From Monday, 8th April, we will be reporting fully on the 2012 Bordeaux’s, from vineyard to vineyard. So, for in-depth coverage and understanding of this complicated vintage, follow us on Twitter or look out for our daily blog posts.
I have just returned from a three-day trip to Bordeaux for a quick peek at the 2012 vintage. With me were Geordie Willis, our Brand Director, and one of the leading UK gastronomy photographers, Jason Lowe, who had come along to take some new imagery of the region for us.
As we arrived in Bordeaux, we were disappointed to see that the weather wasn’t ‘au rendez vous’ and was going to be as grim as in the UK for the length of our stay. Not deterred, and hoping that the blue sky would eventually percolate through the clouds, we headed to my favourite boutique hotel, La Maison Bord’eaux. Our bags dropped, we went straight into Bordeaux for a photo-shoot of the old part of town. As the daylight waned, it was time to sit down, do a bit of people-watching and decide where we should eat. In France on a Sunday evening the number of options is very small but there is one that always whets my appetite: L’Entrecôte. This is fast food the French way. It is also the only restaurant I know that has 100 customers queuing outside pretty much every night; they sell the best steak frites you will ever have. The only questions the waitress asks are about how your steak is cooked and the colour of the wine.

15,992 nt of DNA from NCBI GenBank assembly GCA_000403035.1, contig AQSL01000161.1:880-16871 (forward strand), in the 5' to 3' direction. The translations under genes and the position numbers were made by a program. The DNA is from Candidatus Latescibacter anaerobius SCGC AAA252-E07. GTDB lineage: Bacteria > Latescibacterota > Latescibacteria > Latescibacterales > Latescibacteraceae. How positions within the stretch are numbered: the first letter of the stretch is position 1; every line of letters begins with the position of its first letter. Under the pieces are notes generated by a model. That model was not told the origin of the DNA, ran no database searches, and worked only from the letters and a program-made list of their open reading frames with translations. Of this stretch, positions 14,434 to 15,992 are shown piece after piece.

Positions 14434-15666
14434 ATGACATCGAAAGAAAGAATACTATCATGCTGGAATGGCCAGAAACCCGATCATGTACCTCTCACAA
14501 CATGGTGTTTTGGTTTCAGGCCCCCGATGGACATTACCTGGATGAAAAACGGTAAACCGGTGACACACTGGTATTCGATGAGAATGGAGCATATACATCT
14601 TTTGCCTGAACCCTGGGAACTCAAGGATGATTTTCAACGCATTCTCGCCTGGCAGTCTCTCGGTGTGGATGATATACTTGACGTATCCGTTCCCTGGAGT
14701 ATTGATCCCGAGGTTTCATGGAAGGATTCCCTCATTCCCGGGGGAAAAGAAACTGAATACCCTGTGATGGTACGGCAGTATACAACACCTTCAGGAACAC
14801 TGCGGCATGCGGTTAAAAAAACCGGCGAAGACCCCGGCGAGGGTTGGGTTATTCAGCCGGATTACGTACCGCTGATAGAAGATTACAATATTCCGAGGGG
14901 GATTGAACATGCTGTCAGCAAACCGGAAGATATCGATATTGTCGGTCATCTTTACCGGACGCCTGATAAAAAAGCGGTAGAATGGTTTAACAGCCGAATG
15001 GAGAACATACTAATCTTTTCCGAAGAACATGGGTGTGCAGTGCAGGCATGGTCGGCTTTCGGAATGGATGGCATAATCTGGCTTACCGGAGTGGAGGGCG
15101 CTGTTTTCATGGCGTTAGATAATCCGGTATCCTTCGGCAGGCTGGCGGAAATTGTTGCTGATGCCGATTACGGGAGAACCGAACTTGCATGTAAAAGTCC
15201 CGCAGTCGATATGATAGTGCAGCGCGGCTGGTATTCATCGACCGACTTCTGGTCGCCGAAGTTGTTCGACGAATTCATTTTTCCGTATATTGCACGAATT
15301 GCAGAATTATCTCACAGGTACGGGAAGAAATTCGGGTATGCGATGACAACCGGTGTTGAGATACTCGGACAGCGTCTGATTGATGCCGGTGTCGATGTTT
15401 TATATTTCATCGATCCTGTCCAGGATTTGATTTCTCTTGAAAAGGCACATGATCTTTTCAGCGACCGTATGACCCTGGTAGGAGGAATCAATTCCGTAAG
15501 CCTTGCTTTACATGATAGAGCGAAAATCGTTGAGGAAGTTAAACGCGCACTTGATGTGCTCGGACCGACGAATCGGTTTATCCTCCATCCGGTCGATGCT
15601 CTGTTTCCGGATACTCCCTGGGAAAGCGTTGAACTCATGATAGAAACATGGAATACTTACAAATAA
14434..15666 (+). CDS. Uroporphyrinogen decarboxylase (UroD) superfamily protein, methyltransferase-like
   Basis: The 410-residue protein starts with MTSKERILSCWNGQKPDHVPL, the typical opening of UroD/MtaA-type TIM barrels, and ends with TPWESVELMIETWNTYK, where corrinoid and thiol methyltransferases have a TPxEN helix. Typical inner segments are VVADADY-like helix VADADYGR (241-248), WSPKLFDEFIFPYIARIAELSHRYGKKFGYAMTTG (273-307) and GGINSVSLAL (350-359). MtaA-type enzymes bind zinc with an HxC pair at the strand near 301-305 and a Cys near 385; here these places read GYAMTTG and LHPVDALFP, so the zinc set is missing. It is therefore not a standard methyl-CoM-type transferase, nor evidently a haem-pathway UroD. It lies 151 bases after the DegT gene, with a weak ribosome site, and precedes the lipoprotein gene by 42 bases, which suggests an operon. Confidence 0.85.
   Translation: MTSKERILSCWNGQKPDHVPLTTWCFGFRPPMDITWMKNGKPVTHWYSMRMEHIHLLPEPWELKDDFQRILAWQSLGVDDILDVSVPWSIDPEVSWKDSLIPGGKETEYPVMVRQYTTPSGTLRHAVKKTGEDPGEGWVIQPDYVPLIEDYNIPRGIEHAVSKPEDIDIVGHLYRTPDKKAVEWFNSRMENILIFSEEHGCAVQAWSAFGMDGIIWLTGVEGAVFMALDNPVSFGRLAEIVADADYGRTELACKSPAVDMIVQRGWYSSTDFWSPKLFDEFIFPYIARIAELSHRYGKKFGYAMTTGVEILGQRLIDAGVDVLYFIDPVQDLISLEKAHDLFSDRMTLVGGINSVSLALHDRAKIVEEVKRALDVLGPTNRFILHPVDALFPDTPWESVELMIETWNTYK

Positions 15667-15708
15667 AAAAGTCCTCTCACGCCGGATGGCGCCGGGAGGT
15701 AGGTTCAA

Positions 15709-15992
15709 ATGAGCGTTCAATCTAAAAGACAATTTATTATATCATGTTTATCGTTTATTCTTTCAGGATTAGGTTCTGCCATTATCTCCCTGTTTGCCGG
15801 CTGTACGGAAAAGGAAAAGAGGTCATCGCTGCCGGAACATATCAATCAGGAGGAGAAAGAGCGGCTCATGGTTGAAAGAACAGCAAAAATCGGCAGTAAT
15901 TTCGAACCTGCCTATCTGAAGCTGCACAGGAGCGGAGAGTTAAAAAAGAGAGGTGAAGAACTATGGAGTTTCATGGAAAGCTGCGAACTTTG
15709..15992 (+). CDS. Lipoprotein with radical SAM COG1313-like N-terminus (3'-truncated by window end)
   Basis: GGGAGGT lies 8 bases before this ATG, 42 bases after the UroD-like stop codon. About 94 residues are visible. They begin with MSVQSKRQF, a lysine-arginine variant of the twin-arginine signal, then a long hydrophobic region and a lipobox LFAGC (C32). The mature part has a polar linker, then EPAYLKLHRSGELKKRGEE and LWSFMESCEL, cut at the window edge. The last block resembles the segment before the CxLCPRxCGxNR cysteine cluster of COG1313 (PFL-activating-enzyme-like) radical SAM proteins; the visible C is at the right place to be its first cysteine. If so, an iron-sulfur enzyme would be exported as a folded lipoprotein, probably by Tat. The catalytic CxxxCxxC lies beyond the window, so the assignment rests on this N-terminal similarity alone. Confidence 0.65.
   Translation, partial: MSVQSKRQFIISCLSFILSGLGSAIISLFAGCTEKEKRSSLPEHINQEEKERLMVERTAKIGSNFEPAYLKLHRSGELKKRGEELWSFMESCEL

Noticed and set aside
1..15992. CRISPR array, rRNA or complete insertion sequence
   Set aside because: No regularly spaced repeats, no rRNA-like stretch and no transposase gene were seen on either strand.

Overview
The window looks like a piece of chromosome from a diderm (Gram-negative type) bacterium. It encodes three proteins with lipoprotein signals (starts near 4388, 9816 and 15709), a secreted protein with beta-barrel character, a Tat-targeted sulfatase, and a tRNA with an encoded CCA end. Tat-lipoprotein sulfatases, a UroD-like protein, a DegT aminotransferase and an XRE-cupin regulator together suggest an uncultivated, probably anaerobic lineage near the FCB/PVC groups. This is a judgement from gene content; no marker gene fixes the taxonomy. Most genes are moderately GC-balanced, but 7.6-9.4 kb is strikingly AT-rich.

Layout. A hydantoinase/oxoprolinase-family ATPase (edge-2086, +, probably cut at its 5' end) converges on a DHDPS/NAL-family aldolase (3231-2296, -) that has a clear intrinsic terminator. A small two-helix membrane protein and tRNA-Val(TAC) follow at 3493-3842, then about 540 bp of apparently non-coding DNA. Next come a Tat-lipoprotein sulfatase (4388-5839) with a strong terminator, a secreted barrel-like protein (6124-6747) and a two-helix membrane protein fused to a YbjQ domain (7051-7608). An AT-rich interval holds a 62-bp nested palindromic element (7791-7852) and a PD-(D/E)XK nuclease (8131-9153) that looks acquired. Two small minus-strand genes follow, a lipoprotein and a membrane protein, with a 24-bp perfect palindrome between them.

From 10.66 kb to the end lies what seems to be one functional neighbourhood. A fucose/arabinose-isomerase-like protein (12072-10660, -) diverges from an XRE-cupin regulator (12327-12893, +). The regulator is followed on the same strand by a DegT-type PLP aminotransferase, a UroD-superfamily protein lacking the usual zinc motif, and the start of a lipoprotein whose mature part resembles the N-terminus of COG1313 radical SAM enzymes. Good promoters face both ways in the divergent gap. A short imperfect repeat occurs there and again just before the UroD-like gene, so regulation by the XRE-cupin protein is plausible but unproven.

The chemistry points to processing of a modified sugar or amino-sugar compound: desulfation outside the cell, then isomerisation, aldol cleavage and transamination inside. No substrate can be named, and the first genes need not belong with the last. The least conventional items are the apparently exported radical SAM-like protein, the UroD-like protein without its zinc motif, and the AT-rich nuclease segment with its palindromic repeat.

The following morning we drove to Margaux in the north-west of Bordeaux. The perceived handicap of the weather very quickly turned to Jason’s advantage as the most dramatic scenery unfolded before us with intensely dark clouds, hail storms and side winds… the lot. In terms of photography, this added the extra dimension and drama that Jason required for some spectacular shots of the otherwise over-photographed, postcard-like château fronts.